July 10, 2019
👋 Good morning! Let's begin with one of the most shocking stats of all time:
- John Calipari has coached in college for 26 years and has produced 33 first-round picks. And yet, somehow, Earl Barron is his only player to win an NBA title, logging zero playoff minutes for the 2006 Heat. Proof.
Today's word count: 1,374 words (~5 mins)
1 big thing: ⚽️ Life after winning the Women's World Cup
The U.S. women's national team will bask in a ticker-tape parade through Manhattan today — and then it's back to work.
What's happening: In the wake of the Americans' fourth World Cup title, the hard part remains: boosting interest in the National Women's Soccer League, where all 23 members of the USWNT spend their springs and summers.
- Good news: The nine-team NWSL just announced an agreement with ESPN to televise 14 games during the season's second half, and Budweiser signed on as a sponsor. Wider reach plus more money equals better product.
- Bad news: Capitalizing on the World Cup frenzy is easier said than done, especially when attendance is already somewhat of a struggle. Portland averages 18,000 fans and Utah averages 11,000, but the other seven teams average fewer than 5,000.
The big picture: While the NWSL still boasts the majority of the world's top players (including reigning world player of the year Marta), Europe is beginning to close the gap.
- Wealthy clubs like Olympique Lyon (France) and Barcelona (Spain) have bolstered their investments in women's soccer, leading to a record seven European countries — loaded with players developed by those clubs — reaching this year's World Cup quarterfinals.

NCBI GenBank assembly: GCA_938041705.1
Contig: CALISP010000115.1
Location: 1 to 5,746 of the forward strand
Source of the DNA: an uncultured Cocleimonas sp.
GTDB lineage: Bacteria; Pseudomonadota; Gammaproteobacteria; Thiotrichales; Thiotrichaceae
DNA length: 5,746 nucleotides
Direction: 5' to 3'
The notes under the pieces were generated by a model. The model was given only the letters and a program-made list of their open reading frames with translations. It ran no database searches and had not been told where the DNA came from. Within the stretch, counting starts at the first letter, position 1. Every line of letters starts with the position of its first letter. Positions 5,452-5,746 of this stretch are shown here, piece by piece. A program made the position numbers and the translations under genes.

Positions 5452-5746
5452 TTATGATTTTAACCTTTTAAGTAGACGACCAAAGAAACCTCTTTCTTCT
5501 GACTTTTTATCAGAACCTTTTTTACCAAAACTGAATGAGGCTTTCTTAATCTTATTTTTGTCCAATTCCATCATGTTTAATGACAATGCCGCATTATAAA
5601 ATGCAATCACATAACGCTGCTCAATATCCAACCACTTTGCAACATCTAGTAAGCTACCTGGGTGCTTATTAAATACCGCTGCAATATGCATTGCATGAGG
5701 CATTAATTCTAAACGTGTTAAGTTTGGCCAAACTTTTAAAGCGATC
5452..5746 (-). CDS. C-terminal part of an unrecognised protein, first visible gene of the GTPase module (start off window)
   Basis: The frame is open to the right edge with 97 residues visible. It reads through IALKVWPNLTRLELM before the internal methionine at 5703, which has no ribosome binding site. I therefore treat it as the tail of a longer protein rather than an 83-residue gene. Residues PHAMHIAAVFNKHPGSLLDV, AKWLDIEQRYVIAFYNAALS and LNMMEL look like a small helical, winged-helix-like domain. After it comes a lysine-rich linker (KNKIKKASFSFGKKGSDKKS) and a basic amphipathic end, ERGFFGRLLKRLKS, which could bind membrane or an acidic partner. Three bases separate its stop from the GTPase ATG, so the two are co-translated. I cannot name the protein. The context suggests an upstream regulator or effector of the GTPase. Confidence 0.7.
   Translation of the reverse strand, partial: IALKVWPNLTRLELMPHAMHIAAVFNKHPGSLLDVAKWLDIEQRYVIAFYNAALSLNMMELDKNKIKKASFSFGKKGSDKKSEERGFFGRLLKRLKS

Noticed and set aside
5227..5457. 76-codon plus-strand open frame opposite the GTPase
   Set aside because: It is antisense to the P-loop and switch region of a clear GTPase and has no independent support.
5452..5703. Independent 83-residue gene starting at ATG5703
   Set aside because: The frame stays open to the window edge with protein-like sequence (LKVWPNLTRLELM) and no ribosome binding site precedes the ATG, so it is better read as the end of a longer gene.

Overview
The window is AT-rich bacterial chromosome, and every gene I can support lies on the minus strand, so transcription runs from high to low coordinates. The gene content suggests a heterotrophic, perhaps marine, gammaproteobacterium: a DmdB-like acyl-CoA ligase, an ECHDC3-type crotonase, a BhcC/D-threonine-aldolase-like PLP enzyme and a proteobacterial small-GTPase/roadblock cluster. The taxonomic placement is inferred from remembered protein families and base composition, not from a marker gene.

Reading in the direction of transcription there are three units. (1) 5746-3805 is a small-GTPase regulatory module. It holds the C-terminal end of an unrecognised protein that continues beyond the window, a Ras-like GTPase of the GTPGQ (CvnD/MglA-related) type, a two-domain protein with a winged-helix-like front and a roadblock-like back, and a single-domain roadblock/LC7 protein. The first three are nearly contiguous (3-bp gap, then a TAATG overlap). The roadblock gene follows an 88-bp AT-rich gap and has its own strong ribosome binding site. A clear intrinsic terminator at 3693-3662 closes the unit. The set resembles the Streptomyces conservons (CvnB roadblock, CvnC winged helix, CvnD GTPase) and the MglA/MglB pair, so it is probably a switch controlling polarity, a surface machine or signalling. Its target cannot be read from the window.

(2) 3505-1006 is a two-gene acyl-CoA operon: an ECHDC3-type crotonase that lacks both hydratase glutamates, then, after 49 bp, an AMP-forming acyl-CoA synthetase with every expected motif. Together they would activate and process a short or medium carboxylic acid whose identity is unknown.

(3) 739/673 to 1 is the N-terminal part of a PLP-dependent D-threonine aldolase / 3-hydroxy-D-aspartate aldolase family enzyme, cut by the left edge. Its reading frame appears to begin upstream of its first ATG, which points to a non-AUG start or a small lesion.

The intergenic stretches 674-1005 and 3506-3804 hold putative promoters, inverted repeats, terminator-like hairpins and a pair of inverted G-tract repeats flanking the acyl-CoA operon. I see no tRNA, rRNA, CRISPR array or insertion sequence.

- If the NWSL can't keep up, the balance of power in the sport could ultimately shift — both at the club level (Americans could be lured overseas by bigger paychecks) and internationally (continued investment could threaten the USWNT's dominance).
The bottom line: The seven-year-old NWSL has already survived longer than its predecessors, the Women's United Soccer Association (2001-03) and Women's Professional Soccer (2007-12), so they're clearly doing plenty of things right.
- But now, with the future of U.S. women's soccer at stake amid the rise of European challengers, the league must seize the moment like never before.
P.S. … The USWNT will return to action on August 3 at the Rose Bowl in a friendly against Ireland.
2. ⚾️ The All-Star Game was good
"The good folks of Cleveland can't help themselves, always hoping for the best, but bracing themselves for the worst," USA Today's Bob Nightengale writes:
- "Well, leave it to this proud city to bring back memories of good old-fashioned baseball, celebrating the beauty and essence of the sport, in a truly wonderful All-Star experience."
- "The American League won 4-3, but it will be forever remembered as a pure wholesome game with no frills or gimmicks, filled with drama that reminded us why we fell in love with the game in the first place."
- "There were real, authentic, sustained rallies … Yankees second baseman D.J. LeMahieu provided us the first All-Star bunt by a position player in a nine-inning game since Ozzie Guillen in 1991. We had a double steal … two double plays and not a single error."
What they're saying: